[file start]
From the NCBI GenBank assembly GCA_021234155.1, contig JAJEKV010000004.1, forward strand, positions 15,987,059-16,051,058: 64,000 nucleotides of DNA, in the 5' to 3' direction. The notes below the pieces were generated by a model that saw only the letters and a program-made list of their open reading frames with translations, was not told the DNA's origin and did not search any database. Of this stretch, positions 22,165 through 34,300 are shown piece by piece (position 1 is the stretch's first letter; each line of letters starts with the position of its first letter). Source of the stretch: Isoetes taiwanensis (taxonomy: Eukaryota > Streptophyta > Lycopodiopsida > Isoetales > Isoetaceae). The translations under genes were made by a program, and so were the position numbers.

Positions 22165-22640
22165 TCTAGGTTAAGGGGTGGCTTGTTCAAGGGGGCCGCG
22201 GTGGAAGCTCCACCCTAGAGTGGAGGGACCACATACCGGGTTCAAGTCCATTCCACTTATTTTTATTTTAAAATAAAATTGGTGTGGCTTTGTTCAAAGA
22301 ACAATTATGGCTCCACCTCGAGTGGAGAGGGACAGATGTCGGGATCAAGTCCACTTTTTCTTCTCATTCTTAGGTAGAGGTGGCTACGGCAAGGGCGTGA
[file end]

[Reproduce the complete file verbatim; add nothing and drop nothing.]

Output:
From the NCBI GenBank assembly GCA_021234155.1, contig JAJEKV010000004.1, forward strand, positions 15,987,059-16,051,058: 64,000 nucleotides of DNA, in the 5' to 3' direction. The notes below the pieces were generated by a model that saw only the letters and a program-made list of their open reading frames with translations, was not told the DNA's origin and did not search any database. Of this stretch, positions 22,165 through 34,300 are shown piece by piece (position 1 is the stretch's first letter; each line of letters starts with the position of its first letter). Source of the stretch: Isoetes taiwanensis (taxonomy: Eukaryota > Streptophyta > Lycopodiopsida > Isoetales > Isoetaceae). The translations under genes were made by a program, and so were the position numbers.

Positions 22165-22640
22165 TCTAGGTTAAGGGGTGGCTTGTTCAAGGGGGCCGCG
22201 GTGGAAGCTCCACCCTAGAGTGGAGGGACCACATACCGGGTTCAAGTCCATTCCACTTATTTTTATTTTAAAATAAAATTGGTGTGGCTTTGTTCAAAGA
22301 ACAATTATGGCTCCACCTCGAGTGGAGAGGGACAGATGTCGGGATCAAGTCCACTTTTTCTTCTCATTCTTAGGTAGAGGTGGCTACGGCAAGGGCGTGA